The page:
Later on, he promoted the Zionist movement in Russia and provided mass funding to the revolutionaries of 1917, even congratulating a crowd of Russian revolutionaries in New York at the time of the revolution, sending a telegraph in which he described the events as,
William Boyce Thompson, another American billionaire, personally financed Kerensky's government and then Lenin as well.
What was most interesting is that many of the individuals providing financial and legal support to the revolutionaries did so through connections with the International Red Cross and other diplomatically immune organizations, Thompson was himself a member of its relief mission and was able to use his position of neutrality as a means to get his resources through to Russian revolutionaries.
There were other connections to financiers in Germany and England, some of these connections were formed in the interest of manipulating the outcome of WWI and others to ensure that Russian land would be made available for foreign economic development.
But most importantly, the rapid political changes in the country meant that formerly exiled revolutionaries would be allowed back in to spread their ideology.
After Kerensky signed an order of amnesty to these exiles, it was estimated that at as many as 250,000 revolutionaries returned to Russia, where they were once prevented from doing political work.
In our time, suspicion has been raised against the intentions of 'human rights' groups such as Memorial, who are among 60 others who receive funding from foreign entities, including USAID, as well as from individual benefactors outside of Russia.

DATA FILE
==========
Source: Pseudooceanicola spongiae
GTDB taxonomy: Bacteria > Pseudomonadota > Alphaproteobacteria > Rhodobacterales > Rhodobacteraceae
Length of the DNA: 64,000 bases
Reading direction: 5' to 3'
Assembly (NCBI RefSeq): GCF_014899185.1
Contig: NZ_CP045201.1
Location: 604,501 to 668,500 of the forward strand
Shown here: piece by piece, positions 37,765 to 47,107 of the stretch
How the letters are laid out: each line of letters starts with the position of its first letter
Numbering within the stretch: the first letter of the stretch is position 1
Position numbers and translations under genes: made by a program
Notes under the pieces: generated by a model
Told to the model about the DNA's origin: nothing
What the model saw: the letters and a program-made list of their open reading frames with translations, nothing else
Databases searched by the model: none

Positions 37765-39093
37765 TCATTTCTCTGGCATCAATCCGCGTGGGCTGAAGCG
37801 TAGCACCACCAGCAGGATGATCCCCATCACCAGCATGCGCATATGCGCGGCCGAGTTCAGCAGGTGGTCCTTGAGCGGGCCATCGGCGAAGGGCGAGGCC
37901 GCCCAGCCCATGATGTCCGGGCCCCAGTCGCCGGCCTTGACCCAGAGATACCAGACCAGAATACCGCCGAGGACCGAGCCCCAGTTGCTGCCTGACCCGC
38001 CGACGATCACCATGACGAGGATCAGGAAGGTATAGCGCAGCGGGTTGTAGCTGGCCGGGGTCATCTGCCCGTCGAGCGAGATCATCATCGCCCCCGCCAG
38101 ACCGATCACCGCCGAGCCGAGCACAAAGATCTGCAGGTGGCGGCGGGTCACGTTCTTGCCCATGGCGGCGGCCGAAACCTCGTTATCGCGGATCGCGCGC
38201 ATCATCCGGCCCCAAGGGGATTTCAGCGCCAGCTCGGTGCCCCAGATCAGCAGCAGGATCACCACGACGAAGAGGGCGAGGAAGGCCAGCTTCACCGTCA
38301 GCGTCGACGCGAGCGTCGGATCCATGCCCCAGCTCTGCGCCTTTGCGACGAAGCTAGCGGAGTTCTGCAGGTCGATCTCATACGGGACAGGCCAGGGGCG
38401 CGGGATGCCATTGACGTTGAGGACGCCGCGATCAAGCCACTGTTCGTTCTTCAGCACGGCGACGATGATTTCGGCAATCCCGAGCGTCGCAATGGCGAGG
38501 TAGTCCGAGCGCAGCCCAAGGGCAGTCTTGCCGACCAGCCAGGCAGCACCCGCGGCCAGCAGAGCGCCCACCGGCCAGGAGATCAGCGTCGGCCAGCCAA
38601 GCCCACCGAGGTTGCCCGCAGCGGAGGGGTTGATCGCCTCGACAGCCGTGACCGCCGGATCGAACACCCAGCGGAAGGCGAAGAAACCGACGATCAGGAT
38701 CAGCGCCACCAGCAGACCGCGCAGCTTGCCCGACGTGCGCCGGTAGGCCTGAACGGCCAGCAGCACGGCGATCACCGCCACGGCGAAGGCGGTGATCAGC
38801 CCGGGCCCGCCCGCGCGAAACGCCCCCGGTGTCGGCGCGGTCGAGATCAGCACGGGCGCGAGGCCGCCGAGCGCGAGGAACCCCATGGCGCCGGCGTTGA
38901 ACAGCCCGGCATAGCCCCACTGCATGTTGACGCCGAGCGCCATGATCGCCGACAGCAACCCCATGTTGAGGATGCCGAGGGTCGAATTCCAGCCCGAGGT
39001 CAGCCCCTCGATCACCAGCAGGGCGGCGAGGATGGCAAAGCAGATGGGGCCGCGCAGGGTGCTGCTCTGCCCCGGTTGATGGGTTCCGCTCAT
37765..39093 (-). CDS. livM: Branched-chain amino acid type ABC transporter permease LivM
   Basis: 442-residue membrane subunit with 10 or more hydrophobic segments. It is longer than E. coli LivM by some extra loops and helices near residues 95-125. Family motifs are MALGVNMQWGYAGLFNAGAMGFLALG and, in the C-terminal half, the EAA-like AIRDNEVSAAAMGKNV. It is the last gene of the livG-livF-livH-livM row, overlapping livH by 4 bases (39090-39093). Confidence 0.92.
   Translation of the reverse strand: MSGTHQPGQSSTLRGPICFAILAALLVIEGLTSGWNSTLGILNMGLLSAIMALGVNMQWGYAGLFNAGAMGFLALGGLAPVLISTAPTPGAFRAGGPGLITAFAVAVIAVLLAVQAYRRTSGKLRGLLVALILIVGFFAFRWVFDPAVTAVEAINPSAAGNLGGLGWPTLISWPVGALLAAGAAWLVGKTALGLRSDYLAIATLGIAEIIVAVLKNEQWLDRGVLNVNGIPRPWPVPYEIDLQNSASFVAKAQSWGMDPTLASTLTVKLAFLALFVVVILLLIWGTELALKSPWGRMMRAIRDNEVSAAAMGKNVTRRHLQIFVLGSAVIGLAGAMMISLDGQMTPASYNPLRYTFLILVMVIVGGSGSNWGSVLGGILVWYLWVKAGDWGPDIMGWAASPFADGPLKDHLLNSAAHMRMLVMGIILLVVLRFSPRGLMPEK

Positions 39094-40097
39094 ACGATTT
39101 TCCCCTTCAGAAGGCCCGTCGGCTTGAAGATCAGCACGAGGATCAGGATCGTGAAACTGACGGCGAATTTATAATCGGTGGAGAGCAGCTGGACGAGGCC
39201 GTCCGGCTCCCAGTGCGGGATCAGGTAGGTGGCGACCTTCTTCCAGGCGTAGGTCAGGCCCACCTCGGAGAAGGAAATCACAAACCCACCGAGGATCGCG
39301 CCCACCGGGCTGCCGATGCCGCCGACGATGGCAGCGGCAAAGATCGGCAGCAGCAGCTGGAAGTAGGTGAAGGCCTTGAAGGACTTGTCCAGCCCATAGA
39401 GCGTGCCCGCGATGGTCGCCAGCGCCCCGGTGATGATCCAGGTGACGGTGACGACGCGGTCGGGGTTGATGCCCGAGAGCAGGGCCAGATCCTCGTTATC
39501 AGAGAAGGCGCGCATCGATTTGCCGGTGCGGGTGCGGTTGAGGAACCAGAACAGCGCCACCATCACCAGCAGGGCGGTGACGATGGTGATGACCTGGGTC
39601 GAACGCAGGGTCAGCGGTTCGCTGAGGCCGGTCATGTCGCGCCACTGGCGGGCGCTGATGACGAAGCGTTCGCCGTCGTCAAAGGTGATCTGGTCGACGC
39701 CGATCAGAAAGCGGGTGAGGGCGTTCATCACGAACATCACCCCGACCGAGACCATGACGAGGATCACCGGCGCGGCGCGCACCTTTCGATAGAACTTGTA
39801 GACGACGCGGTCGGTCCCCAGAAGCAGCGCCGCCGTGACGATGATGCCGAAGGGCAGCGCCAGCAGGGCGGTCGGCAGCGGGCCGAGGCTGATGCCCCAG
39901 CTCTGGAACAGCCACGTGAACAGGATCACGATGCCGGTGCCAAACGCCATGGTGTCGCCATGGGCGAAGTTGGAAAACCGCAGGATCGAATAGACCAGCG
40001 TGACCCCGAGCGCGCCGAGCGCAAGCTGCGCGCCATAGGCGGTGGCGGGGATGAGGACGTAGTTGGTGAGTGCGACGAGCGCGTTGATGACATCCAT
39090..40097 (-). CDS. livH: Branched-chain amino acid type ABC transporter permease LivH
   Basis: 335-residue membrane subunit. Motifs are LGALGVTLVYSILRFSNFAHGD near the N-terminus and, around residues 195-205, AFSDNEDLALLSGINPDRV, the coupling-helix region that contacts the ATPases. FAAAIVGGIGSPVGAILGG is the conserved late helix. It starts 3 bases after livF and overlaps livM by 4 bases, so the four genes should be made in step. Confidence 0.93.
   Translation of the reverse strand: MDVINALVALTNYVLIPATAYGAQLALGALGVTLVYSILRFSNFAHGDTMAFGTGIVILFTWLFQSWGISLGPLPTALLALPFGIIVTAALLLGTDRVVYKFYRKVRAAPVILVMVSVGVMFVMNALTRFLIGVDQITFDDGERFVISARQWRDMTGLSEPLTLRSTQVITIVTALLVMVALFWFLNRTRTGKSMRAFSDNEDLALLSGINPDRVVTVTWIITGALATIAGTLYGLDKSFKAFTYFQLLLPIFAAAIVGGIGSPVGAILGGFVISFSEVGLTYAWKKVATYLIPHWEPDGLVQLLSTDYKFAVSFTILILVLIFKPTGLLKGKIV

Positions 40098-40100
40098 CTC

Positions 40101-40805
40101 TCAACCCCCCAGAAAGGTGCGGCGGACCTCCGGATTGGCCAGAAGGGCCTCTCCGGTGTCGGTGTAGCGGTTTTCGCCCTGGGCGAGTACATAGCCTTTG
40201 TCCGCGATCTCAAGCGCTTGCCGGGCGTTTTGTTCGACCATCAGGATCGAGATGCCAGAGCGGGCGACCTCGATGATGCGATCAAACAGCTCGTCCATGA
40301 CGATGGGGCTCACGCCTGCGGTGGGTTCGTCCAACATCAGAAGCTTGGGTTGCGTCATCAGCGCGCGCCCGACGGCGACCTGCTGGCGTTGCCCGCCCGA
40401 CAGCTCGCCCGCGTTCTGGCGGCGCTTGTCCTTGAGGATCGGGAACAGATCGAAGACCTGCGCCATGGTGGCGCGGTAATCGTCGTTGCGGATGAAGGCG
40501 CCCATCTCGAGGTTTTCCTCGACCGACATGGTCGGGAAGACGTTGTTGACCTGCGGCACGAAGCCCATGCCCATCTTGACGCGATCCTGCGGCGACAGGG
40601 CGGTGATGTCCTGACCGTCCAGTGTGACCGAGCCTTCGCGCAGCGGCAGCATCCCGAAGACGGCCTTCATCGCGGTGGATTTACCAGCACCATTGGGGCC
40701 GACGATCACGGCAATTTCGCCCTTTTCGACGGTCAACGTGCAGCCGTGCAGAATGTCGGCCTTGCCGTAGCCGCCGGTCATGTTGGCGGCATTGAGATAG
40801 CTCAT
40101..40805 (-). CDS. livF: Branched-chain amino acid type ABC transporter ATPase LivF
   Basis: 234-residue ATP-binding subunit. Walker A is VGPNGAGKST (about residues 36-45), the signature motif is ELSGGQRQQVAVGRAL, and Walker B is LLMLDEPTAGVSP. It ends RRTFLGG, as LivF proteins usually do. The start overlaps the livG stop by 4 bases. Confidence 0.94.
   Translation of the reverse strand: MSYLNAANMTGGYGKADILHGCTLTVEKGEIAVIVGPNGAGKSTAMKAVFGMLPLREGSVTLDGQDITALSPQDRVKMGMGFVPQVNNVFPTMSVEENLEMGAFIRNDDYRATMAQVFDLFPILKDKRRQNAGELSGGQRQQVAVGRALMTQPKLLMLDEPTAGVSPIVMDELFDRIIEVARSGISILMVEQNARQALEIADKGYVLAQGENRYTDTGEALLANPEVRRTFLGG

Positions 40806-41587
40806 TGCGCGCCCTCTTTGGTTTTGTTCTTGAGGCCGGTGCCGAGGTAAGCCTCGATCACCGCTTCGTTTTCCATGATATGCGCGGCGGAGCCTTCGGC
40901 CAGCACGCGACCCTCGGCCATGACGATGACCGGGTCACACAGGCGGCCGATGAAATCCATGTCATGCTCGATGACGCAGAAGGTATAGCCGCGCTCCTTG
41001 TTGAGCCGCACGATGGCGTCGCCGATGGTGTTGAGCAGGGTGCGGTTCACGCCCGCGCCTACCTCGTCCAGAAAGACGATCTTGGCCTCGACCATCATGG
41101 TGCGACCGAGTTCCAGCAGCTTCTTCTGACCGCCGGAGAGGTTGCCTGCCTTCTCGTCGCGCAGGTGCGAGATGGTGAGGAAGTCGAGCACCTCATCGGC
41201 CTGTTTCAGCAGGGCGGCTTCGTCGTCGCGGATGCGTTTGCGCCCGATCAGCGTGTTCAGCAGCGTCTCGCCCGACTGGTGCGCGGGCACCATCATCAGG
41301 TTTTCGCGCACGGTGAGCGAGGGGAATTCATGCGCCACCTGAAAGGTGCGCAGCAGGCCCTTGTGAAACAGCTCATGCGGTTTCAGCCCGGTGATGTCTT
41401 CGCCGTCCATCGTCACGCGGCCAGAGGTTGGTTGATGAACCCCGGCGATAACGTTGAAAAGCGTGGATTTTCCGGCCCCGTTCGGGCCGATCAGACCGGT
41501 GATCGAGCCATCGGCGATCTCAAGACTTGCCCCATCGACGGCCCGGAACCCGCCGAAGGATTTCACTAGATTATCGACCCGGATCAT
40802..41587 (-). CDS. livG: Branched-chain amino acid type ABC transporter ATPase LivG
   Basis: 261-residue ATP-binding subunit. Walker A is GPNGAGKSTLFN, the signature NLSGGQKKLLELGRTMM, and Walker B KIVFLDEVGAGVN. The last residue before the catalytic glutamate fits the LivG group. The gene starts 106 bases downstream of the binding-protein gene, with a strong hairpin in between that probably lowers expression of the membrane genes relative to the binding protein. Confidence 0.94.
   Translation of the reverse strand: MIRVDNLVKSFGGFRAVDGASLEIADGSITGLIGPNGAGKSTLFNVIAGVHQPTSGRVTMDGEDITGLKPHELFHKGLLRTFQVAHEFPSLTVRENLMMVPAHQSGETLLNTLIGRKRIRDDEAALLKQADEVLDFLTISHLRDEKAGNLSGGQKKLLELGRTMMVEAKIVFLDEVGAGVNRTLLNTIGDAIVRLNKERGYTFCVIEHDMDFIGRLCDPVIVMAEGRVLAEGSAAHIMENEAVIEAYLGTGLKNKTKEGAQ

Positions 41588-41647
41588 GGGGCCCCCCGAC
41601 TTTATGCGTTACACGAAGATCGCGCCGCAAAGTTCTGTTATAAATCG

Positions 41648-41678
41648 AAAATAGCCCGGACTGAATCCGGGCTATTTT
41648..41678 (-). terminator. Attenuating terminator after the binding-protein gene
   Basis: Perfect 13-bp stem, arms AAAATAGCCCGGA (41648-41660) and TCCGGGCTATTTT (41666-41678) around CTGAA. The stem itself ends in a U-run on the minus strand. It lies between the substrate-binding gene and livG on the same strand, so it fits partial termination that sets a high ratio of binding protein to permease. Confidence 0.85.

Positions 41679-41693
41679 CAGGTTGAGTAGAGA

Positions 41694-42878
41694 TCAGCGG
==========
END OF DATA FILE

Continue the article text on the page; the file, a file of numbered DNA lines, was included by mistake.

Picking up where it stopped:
In Soviet times, there was a much larger role by foreign states and their intelligence agencies in attempting to foment change in Russia, this role continues today.
Former backers of the revolution looked upon people like Trotsky in advancing their interests against the hard-line policies of Stalin. Much of the influence against the Soviet government was now being exerted by former members of the imperial government, who were previously the enemy of those who wished 'democracy' upon Russia.
Throughout the Soviet era, the constant intrigues between foreign governments and the Socialist establishment led to a bad impression of both by the Russian public, invigorating the call to return to traditional values.
Since the fall of the Soviet Union, we see the same processes repeating themselves. Once again, we see political figures that failed to acquire power through legitimate means turn to audiences abroad to spread their message.
An Associate Professor of History at Rutgers University, David S. Foglesong has studied this historical phenomenon himself, identifying three characteristic tendencies in the American approach towards Russia in the last 130 years:
One of the most blatant examples of the myth of an oppressive Russia is in the insistence by independent commentators and members of western governments alike that there is a lack of 'civil society' in Russia.
In a general sense, civil society refers to the ability of individuals to express their will through independent organizations and other means outside of the government. The media will commonly cite the unpopularity of the Russian opposition as an example that there is no political freedom in the country, but nothing could be farther from the truth.
Civil society, by definition, exists in Russia but does not fit the western political narrative of Russia.
Plenty of patriotic service groups have been created since the fall of the Soviet Union, where sport and healthy living is promoted by independent citizens, to fill what was once a function of the state.